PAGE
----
SHAARE TIKVA / LISBON
Shaare Tikva is a Sephardic synagogue following a special mix of traditions that includes the Western Sephardic rite first brought by immigrants from Gibraltar, joined then by Moroccan Jews from Tangier and Tetuan, and spiced with some Ashkenazi melodies. The service follows the orthodox standard.
Prayer services are held weekday mornings and Shabbat.
Please contact synagogue for exact times.
The Lisbon Synagogue, called Shaaré Tikvah (Gates of Hope) is a historical synagogue in the city of Lisbon, in Portugal.
There have been Jews in Lisbon at least since the Middle Ages, but the community suffered a major blow in 1497, when an edict by King Manuel I ordered Jews either to convert to Christianity or to leave the country. All synagogues of Lisbon were confiscated by the King and given to Christian religious orders. For the Jews that converted to Catholicism, called New Christians (cristãos novos), the establishment of the Portuguese Inquisition in 1536 meant a permanent danger of being persecuted.
Interior of the Shaarei Tikva synagogue, from the ground floor, where men pray. Women pray in the upper galeries.
The situation for Judaism in Portugal changed at the beginning of the 19th century, when the Portuguese Inquisition was abolished and Sephardi Jews from Morocco and Gibraltar, mostly merchants, started to migrate to Lisbon and other parts of Portugal. During the whole 19th century, the small Lisbon Jewish community had no formal synagogue and had to celebrate their religious rites in private houses.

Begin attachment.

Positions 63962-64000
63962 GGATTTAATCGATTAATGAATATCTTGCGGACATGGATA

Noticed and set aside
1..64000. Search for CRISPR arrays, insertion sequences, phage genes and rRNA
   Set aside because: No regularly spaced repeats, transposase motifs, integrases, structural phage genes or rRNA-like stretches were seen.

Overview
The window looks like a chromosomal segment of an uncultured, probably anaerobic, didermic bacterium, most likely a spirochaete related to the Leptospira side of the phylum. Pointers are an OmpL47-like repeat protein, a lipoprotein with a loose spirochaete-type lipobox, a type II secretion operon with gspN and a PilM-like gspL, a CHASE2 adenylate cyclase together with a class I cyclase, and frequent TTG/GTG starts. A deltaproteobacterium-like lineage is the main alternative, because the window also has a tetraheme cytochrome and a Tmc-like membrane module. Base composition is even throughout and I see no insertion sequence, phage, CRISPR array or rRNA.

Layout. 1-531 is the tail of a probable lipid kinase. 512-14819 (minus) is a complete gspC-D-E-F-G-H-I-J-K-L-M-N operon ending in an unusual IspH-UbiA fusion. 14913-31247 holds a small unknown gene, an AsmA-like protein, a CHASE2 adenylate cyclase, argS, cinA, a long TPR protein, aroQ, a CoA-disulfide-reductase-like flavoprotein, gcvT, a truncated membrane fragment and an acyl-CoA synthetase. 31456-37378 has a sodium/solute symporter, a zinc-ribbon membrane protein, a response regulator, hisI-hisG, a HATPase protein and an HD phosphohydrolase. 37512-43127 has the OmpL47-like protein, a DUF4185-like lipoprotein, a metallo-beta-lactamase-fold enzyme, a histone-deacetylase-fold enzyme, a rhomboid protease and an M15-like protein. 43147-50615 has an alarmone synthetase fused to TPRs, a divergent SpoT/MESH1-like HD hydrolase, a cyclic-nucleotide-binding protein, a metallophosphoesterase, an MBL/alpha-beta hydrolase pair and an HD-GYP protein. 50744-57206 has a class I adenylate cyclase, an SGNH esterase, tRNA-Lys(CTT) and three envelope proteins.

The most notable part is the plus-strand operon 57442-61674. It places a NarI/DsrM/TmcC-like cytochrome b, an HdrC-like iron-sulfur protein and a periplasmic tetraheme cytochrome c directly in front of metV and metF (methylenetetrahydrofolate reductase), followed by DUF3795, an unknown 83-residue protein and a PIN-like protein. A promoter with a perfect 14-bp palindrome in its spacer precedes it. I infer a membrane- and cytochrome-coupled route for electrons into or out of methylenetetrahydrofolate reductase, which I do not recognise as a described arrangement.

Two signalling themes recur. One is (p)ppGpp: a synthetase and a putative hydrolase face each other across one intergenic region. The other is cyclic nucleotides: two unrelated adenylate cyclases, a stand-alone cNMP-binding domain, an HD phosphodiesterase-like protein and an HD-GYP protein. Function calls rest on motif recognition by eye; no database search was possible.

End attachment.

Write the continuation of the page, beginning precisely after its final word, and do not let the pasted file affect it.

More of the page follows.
Finally, in 1897 a commission was established with the mission of building a central synagogue in Lisbon. The project was entrusted to the architect Miguel Ventura Terra, and the works began in 1902. The main facade of the synagogue faces an inner courtyard, since Portuguese law at the time forbade non-Catholic religious temples from facing the street.
Inaugurated in 1904, the Lisbon Synagogue was the first synagogue to be built in Portugal since the late 15th century. Ventura Terra conceived a temple in a style mixing Neo-Byzantine and Neo-Romanesque, consistent with the Oriental fashion for Synagogue architecture.
In 2004, a ceremony was held to celebrate the synagogue's 100th anniversary. Portuguese President Jorge Sampaio and Israel's Sephardi Chief Rabbi Shlomo Amar were among the speakers.